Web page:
Home prices may have finally reached their tipping point after increasing 11.4% year-over-year.
According to First American’s Chief Economist Mark Fleming, home prices are in the beginning stages of correcting to demand.
“As buyers pull back from the market and sellers adjust their price expectations, house prices will adjust, but the strong economic conditions and the shortage of supply relative to demand continue to support the housing market,” Fleming said in a statement.
“We’re seeing the first indications that price appreciation may be slowing, but the underlying fundamental housing market conditions support a natural moderation of house prices rather than a sharp decline,” he added.
Fleming says the decline in home prices will be gradual because pent up demand will cradle prices as they fall. Home price appreciation in this cycle has largely been a function of short supply and natural demand as opposed to the artificial demand created by ease of mortgage financing that caused the boom before the crash.
“Real estate markets tend to move in cycles, but they do not always end in a housing bust. As rising prices and modestly rising mortgage rates undermine affordability and buyers struggle to find something to buy with so little for sale, it’s natural to see some moderation in price appreciation,” Fleming said.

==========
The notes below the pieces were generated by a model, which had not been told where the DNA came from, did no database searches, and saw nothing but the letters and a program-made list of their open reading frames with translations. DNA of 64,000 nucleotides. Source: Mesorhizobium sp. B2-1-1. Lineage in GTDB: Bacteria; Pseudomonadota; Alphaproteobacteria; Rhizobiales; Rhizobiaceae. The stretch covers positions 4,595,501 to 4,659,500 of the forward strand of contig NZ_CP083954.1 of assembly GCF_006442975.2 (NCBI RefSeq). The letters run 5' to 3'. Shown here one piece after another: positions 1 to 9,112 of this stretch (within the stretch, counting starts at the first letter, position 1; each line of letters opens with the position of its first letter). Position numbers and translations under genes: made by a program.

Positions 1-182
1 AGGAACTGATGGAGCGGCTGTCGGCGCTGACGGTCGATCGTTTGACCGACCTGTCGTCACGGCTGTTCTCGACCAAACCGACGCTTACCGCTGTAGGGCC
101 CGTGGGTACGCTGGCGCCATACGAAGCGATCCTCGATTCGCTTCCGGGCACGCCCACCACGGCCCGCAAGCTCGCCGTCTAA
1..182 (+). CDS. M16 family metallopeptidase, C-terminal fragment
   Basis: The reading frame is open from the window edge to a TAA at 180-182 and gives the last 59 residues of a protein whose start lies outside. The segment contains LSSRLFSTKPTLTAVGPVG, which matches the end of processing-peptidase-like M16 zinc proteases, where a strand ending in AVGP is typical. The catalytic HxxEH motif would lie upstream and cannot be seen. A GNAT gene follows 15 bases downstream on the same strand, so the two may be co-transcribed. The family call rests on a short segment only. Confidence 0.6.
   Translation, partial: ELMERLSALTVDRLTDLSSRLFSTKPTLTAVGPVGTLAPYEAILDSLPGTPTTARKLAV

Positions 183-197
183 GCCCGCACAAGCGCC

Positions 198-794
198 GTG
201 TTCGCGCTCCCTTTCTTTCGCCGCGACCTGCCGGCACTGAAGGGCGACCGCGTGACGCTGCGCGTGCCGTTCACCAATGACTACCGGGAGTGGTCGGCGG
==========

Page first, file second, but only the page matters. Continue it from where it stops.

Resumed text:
Consumer buying power is on the way up according to First Am’s data. Though unadjusted house prices are 1.3% above the 2006 peak, consumer house-buying power has increased by 55% since 2006. When consumer house-buying power is a factored in, home prices are actually 36.9% below their 2006 peak and 11% below prices in January 2000.
According to Fleming, price easing is already showing up in some markets. First Am’s data shows that 21 markets experienced a monthly decline in their RHPI levels in June, the largest number of markets to see declines since September 2017.
Pittsburgh; Raleigh; Charlotte; Riverside, California; and Minneapolis posted the largest decreases in RHPI falling 2%, 0.5%, 0.5%, 0.4% and 0.4%, respectively.